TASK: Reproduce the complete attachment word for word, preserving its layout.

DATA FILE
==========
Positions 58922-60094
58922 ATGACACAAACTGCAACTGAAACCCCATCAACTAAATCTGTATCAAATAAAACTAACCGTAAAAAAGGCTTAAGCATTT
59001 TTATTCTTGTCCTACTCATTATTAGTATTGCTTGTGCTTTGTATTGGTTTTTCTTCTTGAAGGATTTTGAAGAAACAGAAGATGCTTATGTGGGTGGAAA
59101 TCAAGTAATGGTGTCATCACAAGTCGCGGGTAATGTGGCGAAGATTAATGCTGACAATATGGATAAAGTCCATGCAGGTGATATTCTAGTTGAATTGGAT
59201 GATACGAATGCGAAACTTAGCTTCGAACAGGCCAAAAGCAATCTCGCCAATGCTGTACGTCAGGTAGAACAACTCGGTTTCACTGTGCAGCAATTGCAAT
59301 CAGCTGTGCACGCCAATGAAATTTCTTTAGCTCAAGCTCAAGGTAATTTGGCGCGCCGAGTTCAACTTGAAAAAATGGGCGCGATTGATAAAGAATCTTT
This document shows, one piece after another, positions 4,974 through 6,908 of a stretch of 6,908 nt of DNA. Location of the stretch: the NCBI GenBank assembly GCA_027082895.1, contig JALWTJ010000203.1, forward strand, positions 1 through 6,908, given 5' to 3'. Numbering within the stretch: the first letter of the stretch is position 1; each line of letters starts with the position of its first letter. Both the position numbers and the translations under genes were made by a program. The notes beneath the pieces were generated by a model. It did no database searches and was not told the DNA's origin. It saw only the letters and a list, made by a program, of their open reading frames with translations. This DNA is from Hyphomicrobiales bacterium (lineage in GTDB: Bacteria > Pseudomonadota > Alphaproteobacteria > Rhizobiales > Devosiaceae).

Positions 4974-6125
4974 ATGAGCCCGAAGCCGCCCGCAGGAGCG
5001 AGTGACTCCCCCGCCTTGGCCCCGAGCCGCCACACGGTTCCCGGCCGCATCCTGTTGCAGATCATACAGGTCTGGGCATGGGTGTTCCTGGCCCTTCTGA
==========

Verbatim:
Positions 58922-60094
58922 ATGACACAAACTGCAACTGAAACCCCATCAACTAAATCTGTATCAAATAAAACTAACCGTAAAAAAGGCTTAAGCATTT
59001 TTATTCTTGTCCTACTCATTATTAGTATTGCTTGTGCTTTGTATTGGTTTTTCTTCTTGAAGGATTTTGAAGAAACAGAAGATGCTTATGTGGGTGGAAA
59101 TCAAGTAATGGTGTCATCACAAGTCGCGGGTAATGTGGCGAAGATTAATGCTGACAATATGGATAAAGTCCATGCAGGTGATATTCTAGTTGAATTGGAT
59201 GATACGAATGCGAAACTTAGCTTCGAACAGGCCAAAAGCAATCTCGCCAATGCTGTACGTCAGGTAGAACAACTCGGTTTCACTGTGCAGCAATTGCAAT
59301 CAGCTGTGCACGCCAATGAAATTTCTTTAGCTCAAGCTCAAGGTAATTTGGCGCGCCGAGTTCAACTTGAAAAAATGGGCGCGATTGATAAAGAATCTTT
This document shows, one piece after another, positions 4,974 through 6,908 of a stretch of 6,908 nt of DNA. Location of the stretch: the NCBI GenBank assembly GCA_027082895.1, contig JALWTJ010000203.1, forward strand, positions 1 through 6,908, given 5' to 3'. Numbering within the stretch: the first letter of the stretch is position 1; each line of letters starts with the position of its first letter. Both the position numbers and the translations under genes were made by a program. The notes beneath the pieces were generated by a model. It did no database searches and was not told the DNA's origin. It saw only the letters and a list, made by a program, of their open reading frames with translations. This DNA is from Hyphomicrobiales bacterium (lineage in GTDB: Bacteria > Pseudomonadota > Alphaproteobacteria > Rhizobiales > Devosiaceae).

Positions 4974-6125
4974 ATGAGCCCGAAGCCGCCCGCAGGAGCG
5001 AGTGACTCCCCCGCCTTGGCCCCGAGCCGCCACACGGTTCCCGGCCGCATCCTGTTGCAGATCATACAGGTCTGGGCATGGGTGTTCCTGGCCCTTCTGA